“Hollywoodland” Soundtrack Review

Reviewed by: Neal Bailey

Hollywoodland Soundtrack 41. "Superman M E" - 4 of 5: A rendition of the Superman Theme, breaking into somber drums, but brief, very brief. Still, a nice track.

52. "The Great Pretender" - 5 of 5: The Great Pretender is a classic song, and the sound transfer here is incredible. You wouldn't think this came from vinyl. It's just really, really well done. I don't know how they managed to do it. It's also apt, given the subject matter, and a fine opening to the soundtrack beyond the obvious Superman contribution to start it off. I haven't even seen the movie, and the symbolism here is strong and cool.

53. "On the Sunny Side of the Street" - 5 of 5: This is another classic song. I hadn't heard this one before, but I like it. The transfer isn't as great, but it's more of a likeable song, so you don't really care listening. You really get the feeling you're in a diner listening to this, and it makes me think of my college days, when I was big into swing. It's not a fast song, but it's a melancholy, great listen. I'm glad to have encountered it, and it's continuing in the great thematic tone of this soundtrack so far.

54. "Flying Home" - 5 of 5: This song has a heavy bass beat, and is more traditional swing. It's got a "Sing Sing Sing" pace, and though I've never heard this one before either, I'm sure I'll be rotating this on my swing list quite a bit. I don't quite catch the "Flying Home" part of the song, but hey, since it's related to the idea of Supes, fitting the theme, I don't really care. Basically, listening to this song is very easy, and a lot of fun. The soundtrack is firing on all cylinders so far in a very big way if you like good, old music.

Lots of crazy xylophone. And yeah, that's one of George Carlin's phrases you might never have heard before, but it's true. Neat.

25. "Bo Diddley" - 2 of 5: This is a song that "Hand Jive" later ripped off awfully. I keed. It's a bit of a rough transfer, though it is cleaned up. I'm not incredibly fond of the song, which I hadn't heard previously. It's kind of plain, and though it's got that call and response blues feel that I tend to enjoy when done with such passion, it's not really a very strong song for me. I'm sure someone who loves this song will mail me a heart for that, but honestly, that's how I feel on this one.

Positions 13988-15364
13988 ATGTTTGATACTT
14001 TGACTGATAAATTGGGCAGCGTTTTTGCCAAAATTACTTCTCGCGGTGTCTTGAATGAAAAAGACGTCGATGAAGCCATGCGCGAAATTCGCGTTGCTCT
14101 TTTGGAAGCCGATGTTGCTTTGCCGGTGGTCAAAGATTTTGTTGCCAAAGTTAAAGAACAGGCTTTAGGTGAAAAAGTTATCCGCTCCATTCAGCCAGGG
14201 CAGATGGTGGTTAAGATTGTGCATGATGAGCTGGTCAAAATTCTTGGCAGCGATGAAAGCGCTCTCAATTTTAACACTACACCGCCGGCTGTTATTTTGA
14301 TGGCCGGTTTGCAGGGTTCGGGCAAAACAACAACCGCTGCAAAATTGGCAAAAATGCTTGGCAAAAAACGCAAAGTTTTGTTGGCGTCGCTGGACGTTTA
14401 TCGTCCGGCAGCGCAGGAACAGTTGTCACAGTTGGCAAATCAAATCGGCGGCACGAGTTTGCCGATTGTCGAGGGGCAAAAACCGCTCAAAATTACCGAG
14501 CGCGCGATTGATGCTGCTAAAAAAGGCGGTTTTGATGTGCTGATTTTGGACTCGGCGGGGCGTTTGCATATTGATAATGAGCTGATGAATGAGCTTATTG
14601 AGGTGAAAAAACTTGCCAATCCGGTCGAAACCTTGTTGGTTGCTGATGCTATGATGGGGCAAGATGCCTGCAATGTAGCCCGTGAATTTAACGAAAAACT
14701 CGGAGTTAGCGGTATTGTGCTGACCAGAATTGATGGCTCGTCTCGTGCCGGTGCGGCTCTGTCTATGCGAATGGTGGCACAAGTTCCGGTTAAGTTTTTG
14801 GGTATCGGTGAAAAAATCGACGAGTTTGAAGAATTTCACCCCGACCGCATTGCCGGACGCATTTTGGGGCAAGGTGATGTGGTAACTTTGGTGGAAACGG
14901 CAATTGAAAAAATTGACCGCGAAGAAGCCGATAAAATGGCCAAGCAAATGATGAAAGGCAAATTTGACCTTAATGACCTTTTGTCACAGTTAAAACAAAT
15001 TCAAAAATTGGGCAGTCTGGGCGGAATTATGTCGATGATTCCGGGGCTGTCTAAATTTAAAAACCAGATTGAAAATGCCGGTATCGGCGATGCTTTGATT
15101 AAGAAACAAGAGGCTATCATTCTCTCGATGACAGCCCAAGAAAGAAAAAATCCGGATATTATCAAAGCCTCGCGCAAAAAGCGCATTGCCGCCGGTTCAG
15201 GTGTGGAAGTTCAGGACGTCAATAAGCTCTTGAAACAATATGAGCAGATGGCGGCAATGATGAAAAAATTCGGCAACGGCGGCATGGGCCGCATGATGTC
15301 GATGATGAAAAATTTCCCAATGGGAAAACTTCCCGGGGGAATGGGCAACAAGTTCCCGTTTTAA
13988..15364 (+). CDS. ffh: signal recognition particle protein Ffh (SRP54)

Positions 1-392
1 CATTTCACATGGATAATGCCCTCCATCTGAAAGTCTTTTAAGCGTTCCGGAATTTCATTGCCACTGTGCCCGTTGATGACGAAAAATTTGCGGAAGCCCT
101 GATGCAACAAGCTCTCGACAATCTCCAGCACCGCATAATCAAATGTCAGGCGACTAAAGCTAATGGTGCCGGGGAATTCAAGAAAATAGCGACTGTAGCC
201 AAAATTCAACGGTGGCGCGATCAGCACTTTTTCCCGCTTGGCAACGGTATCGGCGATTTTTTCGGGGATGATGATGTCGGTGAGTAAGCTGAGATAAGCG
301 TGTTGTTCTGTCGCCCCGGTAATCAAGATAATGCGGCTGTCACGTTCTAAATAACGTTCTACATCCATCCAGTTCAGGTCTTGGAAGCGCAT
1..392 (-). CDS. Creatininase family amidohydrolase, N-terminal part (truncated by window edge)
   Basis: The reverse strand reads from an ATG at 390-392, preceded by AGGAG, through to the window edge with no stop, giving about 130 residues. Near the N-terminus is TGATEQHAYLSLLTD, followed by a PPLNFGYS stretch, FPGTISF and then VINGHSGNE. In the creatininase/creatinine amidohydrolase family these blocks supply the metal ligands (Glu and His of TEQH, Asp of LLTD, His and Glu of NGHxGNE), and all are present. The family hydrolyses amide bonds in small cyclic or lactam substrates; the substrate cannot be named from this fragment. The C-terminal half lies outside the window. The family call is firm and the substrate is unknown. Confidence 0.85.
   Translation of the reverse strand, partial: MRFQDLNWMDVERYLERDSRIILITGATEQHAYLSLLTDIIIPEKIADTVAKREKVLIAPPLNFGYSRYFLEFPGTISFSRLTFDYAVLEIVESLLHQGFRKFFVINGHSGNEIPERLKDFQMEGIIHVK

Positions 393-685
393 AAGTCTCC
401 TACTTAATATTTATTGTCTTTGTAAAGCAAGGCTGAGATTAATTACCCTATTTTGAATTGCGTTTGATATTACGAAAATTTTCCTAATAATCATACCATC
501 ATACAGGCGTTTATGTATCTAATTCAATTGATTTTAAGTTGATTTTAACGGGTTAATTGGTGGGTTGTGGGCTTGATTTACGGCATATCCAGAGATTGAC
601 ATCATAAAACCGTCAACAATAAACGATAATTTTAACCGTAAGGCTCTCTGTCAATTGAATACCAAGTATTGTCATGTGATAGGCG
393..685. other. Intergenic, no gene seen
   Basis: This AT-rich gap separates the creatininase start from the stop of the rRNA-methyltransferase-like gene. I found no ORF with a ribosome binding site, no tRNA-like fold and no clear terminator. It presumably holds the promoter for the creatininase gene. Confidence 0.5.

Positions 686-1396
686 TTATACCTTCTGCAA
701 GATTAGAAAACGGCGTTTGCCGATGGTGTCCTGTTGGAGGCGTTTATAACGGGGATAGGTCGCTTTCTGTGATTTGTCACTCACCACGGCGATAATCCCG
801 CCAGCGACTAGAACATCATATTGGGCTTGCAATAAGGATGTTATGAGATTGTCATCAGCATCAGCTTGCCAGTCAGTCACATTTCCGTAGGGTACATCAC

46. "It's Only Make Believe" - 4 of 5: A clich rhyme scheme, but coupled with a very, very cool vocal background and a classic beat. It's vintage beginning rock and roll, and it builds in a way that makes you forget the lyrics. You gotta have good lyrics or good music to wow me, and both to keep me. I'm wowed. It's like Eels. Horrible, cliche lyrics, great music that moves you. Good voice on the singer, and a decent track. Not incredible, but decent.

37. "El Cumbanchero" - 3 of 5: Listening to this, it sounds like something that might have influenced later David Byrne in the beginning, then becomes a kind of theme for the 60s. It's got some good, neat muted trumpet, and a strong theme, but I'm not exactly sure where it's going beyond typical samba music style, which isn't really my favorite kind of music. A bit too repetitive for me.

58. "Theme For Ernie" - 5 of 5: Coltrane. Enough said.

59. "The Girl Can't Help It" - 5 of 5: The transfer on this is VERY clean. It's a strong, violent, sexual song with a lot of what made early rock so great. It's got a blues and swing tone, more call and response with a very heavy, strong musical sense. I've never heard this song, but again, I'm glad I have. The soundtrack is still really, really incredible.